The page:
A strong emphasis has always been placed on the importance of hearing the word of God. Not just knowing about him, but truly knowing him through his word.
The word of God is what leads us to salvation and keeps us saved. The word of God is what reminds us of who we are in relation to God and who he is.
The Bible is a collection of many different books, which were written by many different people. Some are attributed to apostles or people close to Jesus, while others are written by unknown authors. All of them were directed by the Holy Spirit which allowed for the truth about God to be conveyed through these various writers.
This fact allows for variation in writing style, which some perceive as being good or bad depending on what appeals to them.
The next person who was attributed with this phrase was Brigham Young, the second president of the Church of Jesus Christ of Latter-day Saints.
He is said to have said “I shall hear in heaven” many times, and it is even inscribed on his tombstone. However, a historian named Richard Jensen says that there is no record of him saying this phrase before his death in 1877.
It appears that this inscription was put on his tombstone several years after his death, most likely by members of the Church who loved and respected him.
Thus, it seems that despite its widespread use today, this phrase was not actually spoken by Brigham Young. And even if he did say it at some point during his life, he did not say it as a response to being asked whether or not he would enter into heaven.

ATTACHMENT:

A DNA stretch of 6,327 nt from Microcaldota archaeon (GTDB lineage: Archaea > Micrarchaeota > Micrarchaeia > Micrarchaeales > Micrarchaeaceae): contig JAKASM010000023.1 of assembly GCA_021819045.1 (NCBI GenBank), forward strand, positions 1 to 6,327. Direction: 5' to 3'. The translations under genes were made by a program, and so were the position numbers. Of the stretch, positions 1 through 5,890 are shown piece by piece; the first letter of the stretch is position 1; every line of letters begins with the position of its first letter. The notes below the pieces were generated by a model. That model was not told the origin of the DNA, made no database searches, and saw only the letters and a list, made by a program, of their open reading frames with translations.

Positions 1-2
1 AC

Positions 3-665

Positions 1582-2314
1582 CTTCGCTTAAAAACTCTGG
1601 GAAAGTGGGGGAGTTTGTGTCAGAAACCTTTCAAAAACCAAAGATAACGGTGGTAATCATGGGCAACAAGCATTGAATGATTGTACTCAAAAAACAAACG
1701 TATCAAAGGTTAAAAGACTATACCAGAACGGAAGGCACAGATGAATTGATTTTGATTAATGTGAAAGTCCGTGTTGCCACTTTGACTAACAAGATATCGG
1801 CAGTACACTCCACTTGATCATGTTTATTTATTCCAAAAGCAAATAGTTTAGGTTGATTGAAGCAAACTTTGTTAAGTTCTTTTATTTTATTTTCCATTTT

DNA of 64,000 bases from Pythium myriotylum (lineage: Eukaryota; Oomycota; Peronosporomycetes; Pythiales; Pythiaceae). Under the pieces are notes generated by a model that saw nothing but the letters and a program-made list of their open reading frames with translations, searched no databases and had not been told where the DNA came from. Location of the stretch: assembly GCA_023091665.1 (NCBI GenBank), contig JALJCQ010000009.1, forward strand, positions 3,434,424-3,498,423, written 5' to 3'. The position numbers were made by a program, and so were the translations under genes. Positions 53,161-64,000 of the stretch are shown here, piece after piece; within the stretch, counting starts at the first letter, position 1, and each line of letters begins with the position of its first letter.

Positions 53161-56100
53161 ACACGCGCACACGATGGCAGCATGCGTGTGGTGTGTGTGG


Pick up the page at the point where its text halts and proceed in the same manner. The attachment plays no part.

Perhaps this confusion came about because he was such a powerful leader and figure during his lifetime? People may have assumed that he would enter into heaven because of how great a job he did while on earth.
John the Baptist
John the Baptist was a major prophet who came before Jesus. He baptized people in the river Jordan, saying that they should repent for their sins as water was cleansed when he baptised them.
John the Baptist was very prominent in the New Testament, as he was mentioned several times and even saw him as a precursor to Jesus.
Many early Christians believed that John the Baptist had already gone to heaven before Jesus’s death on the cross. This is why many early Christians also believed that John would “hear” Jesus in heaven before anyone else.
This belief may have come from a misunderstanding of one of John’s statements: “I shall hear in heaven, and [my] testimony shall be established: I neither did nor spoke anything unless it were God who spoke through me, either by truth or by delusion [or by dream-imagery—i.e., visions]; I will recount, therefore, none of these things from my own memory; for I bear witness only to what I have heard and what has been revealed to me [of God].
The phrase “I shall hear in heaven” was attributed to Jesus Christ, the Son of God. He said it in the Gospels of Matthew, Mark, and Luke.
Jesus said this phrase during his sermon called the Beatitudes. During this sermon, he talked about how people should act and how they will be treated in the afterlife.
In the Beatitudes, Jesus talked about how people who are poor in this world will be rich in heaven and how those who are persecuted will be rewarded. He also talked about being joyful and holy.
This phrase has been widely quoted throughout history by Christians and non-Christians alike. It is a powerful statement that encourages people to do good things for reward in heaven.
However, some people believe that being “heard in heaven” means that your name is written in a book up there, but nobody really listens to you.
God the Father
One of the most common attributions of the phrase “I shall hear in heaven” is God the Father. Many people believe that this statement refers to God hearing our prayers and pleas for help, forgiveness, and blessings.